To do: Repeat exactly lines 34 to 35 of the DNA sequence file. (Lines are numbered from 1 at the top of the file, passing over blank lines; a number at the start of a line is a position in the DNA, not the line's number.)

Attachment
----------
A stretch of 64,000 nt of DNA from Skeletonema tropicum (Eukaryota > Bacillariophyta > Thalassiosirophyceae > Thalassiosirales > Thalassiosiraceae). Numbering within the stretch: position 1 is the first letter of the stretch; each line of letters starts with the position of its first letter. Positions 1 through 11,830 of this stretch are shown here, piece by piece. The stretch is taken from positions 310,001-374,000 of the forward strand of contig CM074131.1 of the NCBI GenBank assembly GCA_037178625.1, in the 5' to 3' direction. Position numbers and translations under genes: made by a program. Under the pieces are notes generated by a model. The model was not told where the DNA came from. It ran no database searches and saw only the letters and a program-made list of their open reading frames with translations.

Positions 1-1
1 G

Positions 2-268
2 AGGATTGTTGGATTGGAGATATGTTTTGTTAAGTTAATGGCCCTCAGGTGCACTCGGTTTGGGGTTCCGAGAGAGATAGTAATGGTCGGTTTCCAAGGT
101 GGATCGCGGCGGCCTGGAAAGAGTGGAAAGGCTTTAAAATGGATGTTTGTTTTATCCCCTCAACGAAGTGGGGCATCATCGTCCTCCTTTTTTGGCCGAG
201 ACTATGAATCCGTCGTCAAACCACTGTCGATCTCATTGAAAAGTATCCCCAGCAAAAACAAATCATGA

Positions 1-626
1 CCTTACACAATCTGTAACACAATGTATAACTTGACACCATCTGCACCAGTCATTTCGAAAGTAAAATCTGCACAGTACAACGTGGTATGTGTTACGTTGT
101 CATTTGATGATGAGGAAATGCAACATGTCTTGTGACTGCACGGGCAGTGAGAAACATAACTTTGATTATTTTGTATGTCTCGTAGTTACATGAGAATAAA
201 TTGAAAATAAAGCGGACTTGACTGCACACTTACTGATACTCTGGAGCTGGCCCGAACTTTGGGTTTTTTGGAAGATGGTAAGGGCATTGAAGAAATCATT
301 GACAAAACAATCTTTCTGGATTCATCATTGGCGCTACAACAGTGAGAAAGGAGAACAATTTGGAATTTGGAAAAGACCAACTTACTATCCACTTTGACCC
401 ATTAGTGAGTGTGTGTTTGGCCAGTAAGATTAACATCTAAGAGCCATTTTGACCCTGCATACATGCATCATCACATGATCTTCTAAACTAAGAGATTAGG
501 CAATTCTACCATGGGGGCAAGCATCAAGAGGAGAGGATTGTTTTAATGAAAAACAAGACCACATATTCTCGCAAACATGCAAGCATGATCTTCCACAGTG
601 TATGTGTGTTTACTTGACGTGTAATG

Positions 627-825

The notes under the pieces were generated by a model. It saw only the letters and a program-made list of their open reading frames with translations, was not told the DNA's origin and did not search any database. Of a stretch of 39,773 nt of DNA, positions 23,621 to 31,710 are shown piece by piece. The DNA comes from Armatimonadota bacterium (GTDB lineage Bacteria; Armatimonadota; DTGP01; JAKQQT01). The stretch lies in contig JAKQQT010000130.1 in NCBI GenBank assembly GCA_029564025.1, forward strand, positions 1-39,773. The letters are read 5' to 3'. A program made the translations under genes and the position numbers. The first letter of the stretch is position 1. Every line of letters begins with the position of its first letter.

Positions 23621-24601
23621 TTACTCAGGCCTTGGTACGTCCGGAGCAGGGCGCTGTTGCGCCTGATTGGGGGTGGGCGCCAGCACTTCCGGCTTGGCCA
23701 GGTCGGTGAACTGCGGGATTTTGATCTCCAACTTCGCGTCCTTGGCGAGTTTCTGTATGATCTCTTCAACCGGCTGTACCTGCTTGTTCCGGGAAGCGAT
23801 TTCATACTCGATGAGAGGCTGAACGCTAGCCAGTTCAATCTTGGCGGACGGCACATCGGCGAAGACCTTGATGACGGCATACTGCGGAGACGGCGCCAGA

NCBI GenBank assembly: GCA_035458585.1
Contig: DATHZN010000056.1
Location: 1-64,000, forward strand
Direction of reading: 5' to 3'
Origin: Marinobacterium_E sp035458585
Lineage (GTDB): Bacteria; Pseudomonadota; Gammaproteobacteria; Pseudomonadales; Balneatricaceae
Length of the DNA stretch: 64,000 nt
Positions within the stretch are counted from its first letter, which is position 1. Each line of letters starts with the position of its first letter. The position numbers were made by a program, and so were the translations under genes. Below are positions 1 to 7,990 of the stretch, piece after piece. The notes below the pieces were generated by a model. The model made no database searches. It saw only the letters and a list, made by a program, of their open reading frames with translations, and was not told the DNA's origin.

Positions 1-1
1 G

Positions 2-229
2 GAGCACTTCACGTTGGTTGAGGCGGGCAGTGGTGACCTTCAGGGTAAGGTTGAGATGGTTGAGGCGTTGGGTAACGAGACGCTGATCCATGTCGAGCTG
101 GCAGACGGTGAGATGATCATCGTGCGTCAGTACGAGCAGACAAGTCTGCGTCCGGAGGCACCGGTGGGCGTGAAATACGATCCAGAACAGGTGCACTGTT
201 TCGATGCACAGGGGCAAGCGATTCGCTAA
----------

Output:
101 GCAGACGGTGAGATGATCATCGTGCGTCAGTACGAGCAGACAAGTCTGCGTCCGGAGGCACCGGTGGGCGTGAAATACGATCCAGAACAGGTGCACTGTT
201 TCGATGCACAGGGGCAAGCGATTCGCTAA